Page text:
And, the resident hunter moose harvest has declined from 10,752 in 1981, to 6,788 in 2011.
However, in the Okanagan, results from aerial surveys conducted this winter indicate that although moose numbers are down in some parts of the province, they are higher than expected in this area.
That expectation was based on a lack of monitoring data due to budget cutbacks, until local fish and game clubs threw some money in last year so government could update old information.
And, while moose have extremely long, gangly legs so that deep snow is not nearly the problem it is for most of us, they will still have to high-step it at higher elevations around the valley this year, because there’s still lots of deep snow up there.
That snow is holding up efforts to get busy and repair trestle number three in Myra Canyon.
B.C. Parks staff have apparently been in to assess the damage done when a boulder the size of a truck came loose from the rock face adjacent to the trestle bridge and crashed into it a few weeks ago.
Ken Campbell of the Myra Canyon Trestle Restoration Society says parks staff told him they will rebuild the trestle, which sustained significant damage in the rockfall, but it’s likely to take most of the summer.
First, before crews can get in there to begin to work on the trestle, the rock face has to be stabilized so it’s safe to be around that area, he noted.
He said the MCTRS is looking at the possibility of creating a temporary detour around that trestle, but it’s particularly rugged terrain there so it won’t be an easy fix.
It’s a real setback for that part of the Trans Canada Trail which sees thousands of visitors cycling and hiking through the canyon every year, from all around the world.
Cyclists might also be wondering about how they appear to have been left to fend for themselves in the ‘new look’ downtown Kelowna where the first phase of renewal has largely been completed.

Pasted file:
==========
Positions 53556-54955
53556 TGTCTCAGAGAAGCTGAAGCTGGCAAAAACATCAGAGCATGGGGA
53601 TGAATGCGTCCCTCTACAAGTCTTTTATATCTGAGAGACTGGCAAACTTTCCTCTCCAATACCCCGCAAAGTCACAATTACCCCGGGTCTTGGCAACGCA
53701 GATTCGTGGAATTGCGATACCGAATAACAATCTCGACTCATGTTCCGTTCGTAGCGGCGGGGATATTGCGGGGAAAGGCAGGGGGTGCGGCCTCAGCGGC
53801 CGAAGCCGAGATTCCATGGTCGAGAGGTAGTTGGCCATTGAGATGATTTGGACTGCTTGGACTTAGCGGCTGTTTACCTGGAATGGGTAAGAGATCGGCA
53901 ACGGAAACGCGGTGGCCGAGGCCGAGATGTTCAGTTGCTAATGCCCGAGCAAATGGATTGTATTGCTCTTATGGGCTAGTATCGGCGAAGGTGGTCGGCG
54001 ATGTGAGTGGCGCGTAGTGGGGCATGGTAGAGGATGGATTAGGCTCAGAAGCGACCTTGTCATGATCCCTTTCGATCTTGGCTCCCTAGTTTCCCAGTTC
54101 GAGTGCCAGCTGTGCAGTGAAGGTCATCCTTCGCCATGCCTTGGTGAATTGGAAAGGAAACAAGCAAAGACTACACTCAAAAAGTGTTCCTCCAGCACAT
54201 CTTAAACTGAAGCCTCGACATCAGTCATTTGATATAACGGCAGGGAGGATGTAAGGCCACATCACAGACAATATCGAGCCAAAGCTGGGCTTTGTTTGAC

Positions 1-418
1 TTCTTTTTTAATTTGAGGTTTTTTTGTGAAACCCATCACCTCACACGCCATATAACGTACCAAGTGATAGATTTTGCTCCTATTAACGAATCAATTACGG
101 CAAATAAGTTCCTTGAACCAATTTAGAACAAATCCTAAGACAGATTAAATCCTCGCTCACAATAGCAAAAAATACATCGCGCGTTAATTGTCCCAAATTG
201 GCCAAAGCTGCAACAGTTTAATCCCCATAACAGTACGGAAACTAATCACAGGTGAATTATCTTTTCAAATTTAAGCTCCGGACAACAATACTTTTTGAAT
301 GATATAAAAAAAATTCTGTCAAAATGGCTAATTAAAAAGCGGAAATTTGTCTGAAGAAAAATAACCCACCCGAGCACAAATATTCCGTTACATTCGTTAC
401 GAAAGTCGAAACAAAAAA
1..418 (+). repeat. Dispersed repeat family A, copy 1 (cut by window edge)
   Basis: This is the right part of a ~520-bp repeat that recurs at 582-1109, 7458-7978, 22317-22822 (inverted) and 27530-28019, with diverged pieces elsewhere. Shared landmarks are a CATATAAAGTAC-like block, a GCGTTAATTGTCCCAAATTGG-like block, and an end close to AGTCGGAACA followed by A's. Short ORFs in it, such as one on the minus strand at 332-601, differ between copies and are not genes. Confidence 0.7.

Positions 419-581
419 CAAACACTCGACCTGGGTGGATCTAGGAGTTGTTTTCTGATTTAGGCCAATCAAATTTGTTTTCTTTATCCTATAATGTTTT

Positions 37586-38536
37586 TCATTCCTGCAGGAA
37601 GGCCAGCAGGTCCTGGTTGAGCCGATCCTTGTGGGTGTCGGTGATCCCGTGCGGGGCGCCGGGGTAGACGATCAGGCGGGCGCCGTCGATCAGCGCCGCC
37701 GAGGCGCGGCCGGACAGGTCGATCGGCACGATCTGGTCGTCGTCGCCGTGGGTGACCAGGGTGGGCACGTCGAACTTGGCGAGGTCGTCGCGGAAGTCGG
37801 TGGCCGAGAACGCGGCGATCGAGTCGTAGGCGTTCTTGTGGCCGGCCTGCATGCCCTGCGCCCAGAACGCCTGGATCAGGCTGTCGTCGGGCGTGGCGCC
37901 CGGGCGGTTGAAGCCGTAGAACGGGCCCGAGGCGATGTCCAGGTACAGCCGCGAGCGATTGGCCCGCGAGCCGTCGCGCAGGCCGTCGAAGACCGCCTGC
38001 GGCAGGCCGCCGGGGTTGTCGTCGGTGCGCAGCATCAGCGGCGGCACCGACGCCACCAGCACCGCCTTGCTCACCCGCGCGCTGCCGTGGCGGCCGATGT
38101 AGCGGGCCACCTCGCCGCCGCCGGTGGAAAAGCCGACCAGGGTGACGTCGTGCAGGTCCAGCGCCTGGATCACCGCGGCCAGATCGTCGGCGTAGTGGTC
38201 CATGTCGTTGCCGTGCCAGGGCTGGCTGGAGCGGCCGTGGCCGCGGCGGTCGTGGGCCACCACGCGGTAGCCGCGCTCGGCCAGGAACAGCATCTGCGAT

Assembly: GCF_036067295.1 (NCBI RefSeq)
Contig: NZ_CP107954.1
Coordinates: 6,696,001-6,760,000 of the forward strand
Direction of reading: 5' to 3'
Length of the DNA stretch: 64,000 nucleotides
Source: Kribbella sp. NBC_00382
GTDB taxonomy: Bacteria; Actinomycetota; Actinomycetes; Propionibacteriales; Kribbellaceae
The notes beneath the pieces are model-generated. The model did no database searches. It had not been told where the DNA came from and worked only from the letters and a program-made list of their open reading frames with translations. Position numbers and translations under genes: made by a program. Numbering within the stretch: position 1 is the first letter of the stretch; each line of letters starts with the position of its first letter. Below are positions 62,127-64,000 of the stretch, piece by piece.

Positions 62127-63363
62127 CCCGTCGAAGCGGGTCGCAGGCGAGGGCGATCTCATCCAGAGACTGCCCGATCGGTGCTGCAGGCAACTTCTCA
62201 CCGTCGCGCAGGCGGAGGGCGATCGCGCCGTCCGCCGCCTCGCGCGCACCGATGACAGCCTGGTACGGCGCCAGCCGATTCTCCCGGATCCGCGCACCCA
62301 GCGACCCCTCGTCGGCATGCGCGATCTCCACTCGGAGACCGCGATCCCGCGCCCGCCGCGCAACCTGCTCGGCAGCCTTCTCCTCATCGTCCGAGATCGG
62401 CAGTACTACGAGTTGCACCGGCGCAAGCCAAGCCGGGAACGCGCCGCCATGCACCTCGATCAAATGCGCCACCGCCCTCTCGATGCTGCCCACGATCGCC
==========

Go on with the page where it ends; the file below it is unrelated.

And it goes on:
While it would appear they have to fight with vehicles for the one remaining lane through downtown, Mike Kittmer, the city’s active transportation coordinator, says it’s a shared use lane which has been left wider, at 4.3 metres, to permit both cyclists and motorists to use it.
He reminded me that cyclists have every right to take up a full lane, just as a vehicle does, and the intent in that redesigned transportation corridor through downtown is to slow motorized vehicles down because they must share the roadway with pedestrians, cyclists and other users.
When the project is complete, he says there will be a “sharrow” on the pavement to indicate this is a shared lane, and cyclists will be expected to take up the whole lane in order to turn left, when necessary.
Those who enjoy eating fantastic food, drinking top-drawer wines, enjoying live music and entertainment and having fun bidding on all sorts of fantastic prizes—including a Wall of Wine—should mark their calendars now and grab their tickets for this year’s Nature Trust of B.C. fund-raiser, Earth Wind and Fire.
It’s at the Delta Grand Fri., Jun. 21 with some of the area’s best chefs participating, along with the members of Culinary Team B.C., and top wineries and breweries. For details, go to www.naturetrust.bc.ca or call Tracy Loewen at 1-866-288-7878, ext. 222 for tickets.
It’s a great cause and a really fun evening with some fantastic prizes.
Judie Steeves writes about outdoors issues for the Capital News.